Much of this pressure has lead the property sector to invest in solar PV. Grid-tied solar PV systems can save properties between 20 – 40 % of their total energy consumption, making them an attractive option for saving energy costs. Increasingly, property companies and Real Estate Investment Trusts (REITS) are rolling out portfolio-wide solar PV interventions. The reason that this is so attractive is because of the rapidly decreasing prices for PV technology over the past few years, causing the costs to fall by 80% since 2009.

However, in order to make sure that a solar PV intervention actually saves money, there are a variety of factors to consider. Below are our three tips to follow in order to maximise the cost-benefit of the solar PV investment.

Tip 1: Implement in-house energy efficiency measures first

The lowest hanging fruit when it comes to building cost saving is often implementing in-house energy efficiency measures. If you haven’t already implemented in-house energy efficiency, this is the place to start for any kind of cost-saving, but it will also help any investment in solar PV to be more cost effective. A typical solar PV system has an output which ramps up in the morning, reaches peak output at midday, and then slows in the evening, such as the red line in this graph demonstrates:

typical solar PV load

Implementing energy efficiency measures to shift some load to mid-day when solar PV is at its peak production will ensure that you will fully utilise the cheaper energy when it is abundant. As an added advantage, peak tariff times are generally in the mornings and evenings, meaning that there will be an added saving. In order to fully optimise energy efficiency, implementing electrical submetering is a helpful way to analyse the energy load and understand the main energy-guzzling activities – in a typical commercial building this will likely be HVAC (air conditioning), lighting and electrical appliances.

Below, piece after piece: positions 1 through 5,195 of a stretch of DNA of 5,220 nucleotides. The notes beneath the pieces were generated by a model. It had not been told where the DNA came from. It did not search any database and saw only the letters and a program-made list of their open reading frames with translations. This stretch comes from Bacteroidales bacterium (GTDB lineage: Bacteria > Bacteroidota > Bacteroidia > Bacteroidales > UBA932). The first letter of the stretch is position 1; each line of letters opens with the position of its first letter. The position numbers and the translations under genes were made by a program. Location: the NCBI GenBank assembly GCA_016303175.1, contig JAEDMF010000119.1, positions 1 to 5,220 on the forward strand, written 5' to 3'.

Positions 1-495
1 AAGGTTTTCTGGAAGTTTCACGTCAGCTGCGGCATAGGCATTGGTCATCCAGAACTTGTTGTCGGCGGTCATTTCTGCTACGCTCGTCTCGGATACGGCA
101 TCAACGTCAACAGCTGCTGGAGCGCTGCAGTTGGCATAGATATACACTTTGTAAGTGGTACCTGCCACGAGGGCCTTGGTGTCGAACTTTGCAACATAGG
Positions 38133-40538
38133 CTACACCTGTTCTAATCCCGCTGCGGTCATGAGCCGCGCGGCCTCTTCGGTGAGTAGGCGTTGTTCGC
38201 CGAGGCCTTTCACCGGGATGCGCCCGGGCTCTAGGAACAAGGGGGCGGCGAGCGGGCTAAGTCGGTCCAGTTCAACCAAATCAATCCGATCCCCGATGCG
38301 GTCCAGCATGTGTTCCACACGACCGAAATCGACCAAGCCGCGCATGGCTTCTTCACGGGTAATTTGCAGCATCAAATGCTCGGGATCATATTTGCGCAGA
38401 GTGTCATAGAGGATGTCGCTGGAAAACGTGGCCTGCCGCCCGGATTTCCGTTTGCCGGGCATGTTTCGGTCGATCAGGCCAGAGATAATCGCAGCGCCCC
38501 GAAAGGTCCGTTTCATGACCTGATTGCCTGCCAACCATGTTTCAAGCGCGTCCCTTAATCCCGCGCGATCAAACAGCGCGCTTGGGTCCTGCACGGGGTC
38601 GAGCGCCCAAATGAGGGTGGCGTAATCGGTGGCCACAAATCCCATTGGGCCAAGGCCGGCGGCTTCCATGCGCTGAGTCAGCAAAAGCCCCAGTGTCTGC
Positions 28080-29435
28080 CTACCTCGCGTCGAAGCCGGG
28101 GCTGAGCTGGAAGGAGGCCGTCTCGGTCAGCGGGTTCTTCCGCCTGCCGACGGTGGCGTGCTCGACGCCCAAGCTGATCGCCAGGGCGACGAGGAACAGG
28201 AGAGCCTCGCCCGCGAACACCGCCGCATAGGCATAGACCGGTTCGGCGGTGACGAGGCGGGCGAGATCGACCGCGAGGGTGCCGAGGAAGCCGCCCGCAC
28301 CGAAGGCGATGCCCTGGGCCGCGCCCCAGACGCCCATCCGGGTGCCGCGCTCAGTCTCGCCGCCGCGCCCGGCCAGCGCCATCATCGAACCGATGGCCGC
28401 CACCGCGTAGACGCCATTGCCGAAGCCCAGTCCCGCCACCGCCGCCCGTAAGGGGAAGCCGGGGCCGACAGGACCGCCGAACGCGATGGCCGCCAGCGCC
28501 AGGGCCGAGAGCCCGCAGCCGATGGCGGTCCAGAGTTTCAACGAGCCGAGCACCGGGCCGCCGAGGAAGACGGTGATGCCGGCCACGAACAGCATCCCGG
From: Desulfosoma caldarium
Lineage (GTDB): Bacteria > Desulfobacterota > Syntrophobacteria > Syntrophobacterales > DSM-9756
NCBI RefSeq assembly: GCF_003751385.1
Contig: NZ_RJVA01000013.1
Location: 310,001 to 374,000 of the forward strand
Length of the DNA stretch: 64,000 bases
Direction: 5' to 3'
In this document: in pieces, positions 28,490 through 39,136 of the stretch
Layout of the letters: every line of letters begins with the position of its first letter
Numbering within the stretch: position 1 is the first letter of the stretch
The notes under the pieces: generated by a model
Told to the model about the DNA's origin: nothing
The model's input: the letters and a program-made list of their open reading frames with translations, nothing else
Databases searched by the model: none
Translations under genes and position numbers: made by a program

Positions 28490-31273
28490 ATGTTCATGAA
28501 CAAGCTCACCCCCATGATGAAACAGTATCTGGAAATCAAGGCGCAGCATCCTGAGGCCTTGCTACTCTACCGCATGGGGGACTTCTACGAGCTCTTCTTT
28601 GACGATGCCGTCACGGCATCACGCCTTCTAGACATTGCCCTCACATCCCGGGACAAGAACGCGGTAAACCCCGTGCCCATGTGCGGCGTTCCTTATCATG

The benefit of analysing a building’s load and implementing energy efficiency measures before procuring solar PV it twofold: it can not only shift the load more optimally as highlighted above, but it can also ensure that the solar PV system that is procured is the optimal size.

Khayim Fredericks, National Technical manager for Old Mutual, recommends looking into energy efficiency as a first measure.

“[I recommend] looking at [your] building and asking, is my building operating as efficiently as it can be, so that the solar system can be sized as efficiently as possible? […] When we explored the solar option [at Old Mutual head office], we had already reduced our consumption from 30 – 35%”.

Old Mutual solar PV system

Tip 2: size the solar system correctly.

As mentioned above, sizing solar PV systems correctly is key to enhancing their cost-reducing benefits. When sizing a system correctly, there are several factors that need to be understood, including:

  • The required energy load. This includes a thorough knowledge about the amount of energy that the building uses on a daily basis, including seasonal variations and power required.
  • The tariffs that apply. It is important to understand the energy tariffs that apply to the building, including what their tariff structure is and if peak demand charges apply. This will help when designing the solar system to see if excess energy stored in batteries might be cheaper than peak-demand municipal electricity tariffs.